The Supreme Court halts President Biden plan to forgive student debts

 The Supreme Court ruled that President Joe Biden cannot forgive $400 billion in student debt. The relief plan, one of the most expensive executive actions in the country's history, had been challenged by six states.

President Biden

The Supreme Court decided on Friday against President Joe Biden's student debt relief plan of more than $400 billion, a decision widely awaited by millions of people, especially for those who will have to resume payments on these loans in August.

What exactly did the Supreme Court decide: That President Joe Biden exceeded his authority by issuing an executive order to forgive part of the student debt and that six states had (as they did) the right to challenge this decree in court.

What did Biden's relief plan include: It was one of the most expensive executive actions in U.S. history, erasing student debt by about $430 billion for about 40 million people.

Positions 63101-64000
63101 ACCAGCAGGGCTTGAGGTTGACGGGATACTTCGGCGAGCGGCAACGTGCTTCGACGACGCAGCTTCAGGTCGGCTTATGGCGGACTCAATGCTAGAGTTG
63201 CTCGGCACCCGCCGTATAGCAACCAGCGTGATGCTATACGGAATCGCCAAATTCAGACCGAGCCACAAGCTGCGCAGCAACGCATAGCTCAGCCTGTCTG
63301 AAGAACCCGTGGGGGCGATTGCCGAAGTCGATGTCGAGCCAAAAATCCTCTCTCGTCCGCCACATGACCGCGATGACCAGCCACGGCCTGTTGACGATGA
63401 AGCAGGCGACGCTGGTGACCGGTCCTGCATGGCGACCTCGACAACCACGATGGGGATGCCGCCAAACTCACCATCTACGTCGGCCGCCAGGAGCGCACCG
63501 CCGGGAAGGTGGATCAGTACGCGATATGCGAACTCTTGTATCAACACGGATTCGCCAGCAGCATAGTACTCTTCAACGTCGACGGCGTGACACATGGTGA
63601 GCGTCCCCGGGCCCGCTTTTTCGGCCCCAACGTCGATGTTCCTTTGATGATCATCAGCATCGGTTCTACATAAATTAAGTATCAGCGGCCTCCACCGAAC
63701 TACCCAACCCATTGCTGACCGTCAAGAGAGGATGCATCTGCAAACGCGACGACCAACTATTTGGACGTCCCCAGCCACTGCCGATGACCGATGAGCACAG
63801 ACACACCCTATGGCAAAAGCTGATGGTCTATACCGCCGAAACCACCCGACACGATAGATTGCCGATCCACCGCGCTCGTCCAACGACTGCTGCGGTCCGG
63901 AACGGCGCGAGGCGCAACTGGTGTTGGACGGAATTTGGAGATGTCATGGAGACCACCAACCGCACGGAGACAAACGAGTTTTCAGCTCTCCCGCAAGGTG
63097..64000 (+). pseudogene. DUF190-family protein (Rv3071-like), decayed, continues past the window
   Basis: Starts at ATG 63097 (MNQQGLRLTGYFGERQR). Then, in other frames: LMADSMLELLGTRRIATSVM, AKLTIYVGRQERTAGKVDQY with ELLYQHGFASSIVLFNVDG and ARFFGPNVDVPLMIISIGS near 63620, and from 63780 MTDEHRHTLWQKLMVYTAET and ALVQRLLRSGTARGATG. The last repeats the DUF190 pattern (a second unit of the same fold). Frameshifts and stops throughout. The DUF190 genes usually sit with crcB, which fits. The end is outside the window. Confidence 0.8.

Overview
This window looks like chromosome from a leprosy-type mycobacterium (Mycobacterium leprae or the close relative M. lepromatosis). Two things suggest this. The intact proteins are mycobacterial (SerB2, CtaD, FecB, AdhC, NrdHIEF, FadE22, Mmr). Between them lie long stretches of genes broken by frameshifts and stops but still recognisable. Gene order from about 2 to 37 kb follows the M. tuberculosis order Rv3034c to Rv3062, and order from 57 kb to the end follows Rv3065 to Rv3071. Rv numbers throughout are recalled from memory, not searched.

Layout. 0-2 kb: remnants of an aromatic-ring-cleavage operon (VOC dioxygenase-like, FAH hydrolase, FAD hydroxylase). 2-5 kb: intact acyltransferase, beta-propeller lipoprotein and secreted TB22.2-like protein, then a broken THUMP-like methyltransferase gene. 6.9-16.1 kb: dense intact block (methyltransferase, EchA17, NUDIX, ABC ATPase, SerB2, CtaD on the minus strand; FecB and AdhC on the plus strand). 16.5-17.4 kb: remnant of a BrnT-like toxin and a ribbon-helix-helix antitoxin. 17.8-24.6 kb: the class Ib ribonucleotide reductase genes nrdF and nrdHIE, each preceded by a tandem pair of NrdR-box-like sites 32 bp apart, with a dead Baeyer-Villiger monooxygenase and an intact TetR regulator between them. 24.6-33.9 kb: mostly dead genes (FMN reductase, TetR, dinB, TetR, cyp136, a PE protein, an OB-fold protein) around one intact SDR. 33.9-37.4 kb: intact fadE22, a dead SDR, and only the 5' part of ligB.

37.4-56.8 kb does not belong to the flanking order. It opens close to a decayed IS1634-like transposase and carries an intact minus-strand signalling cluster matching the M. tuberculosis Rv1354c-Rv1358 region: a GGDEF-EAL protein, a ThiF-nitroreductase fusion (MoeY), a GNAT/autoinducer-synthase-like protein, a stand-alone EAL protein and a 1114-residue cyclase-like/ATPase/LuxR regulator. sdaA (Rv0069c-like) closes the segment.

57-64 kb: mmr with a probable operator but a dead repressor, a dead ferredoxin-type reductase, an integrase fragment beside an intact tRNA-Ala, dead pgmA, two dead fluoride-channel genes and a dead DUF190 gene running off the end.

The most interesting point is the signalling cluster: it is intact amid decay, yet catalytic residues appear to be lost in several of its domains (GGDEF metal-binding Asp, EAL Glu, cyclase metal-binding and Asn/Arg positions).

The plan would have forgiven up to $10,000 of debt on student loans (for college or graduate studies) for people with incomes below $125,000 per year.

For people who received a Pell grant, which is given to low-income families, the relief would have been up to $20,000.

Biden had launched the relief plan in 2022, arguing that a 2003 law known as the HEROES Act gave the Secretary of Education authority to waive or modify student aid in times of war or national emergencies. When Biden signed the executive order, the United States was still in an emergency due to the covid-19 pandemic.

Some context: Legal experts had anticipated this decision since the Supreme Court justices heard arguments from both sides last February.

The highest court has a 6-3 conservative majority and, in previous moments of the Biden administration, had decided on policies of the president with a reluctant look at those far-reaching actions that Congress has not given a clear authorization, according to an analysis by Reuters agency.

During the hearing, Chief Justice John Roberts said that measures that cost a lot of money and generate political controversy should be something "that Congress acts on." "And if it hasn't acted on it, then it would be a good lesson to tell the president or the administrative bureaucracy that maybe it's not something they should take into their own hands," Roberts said.

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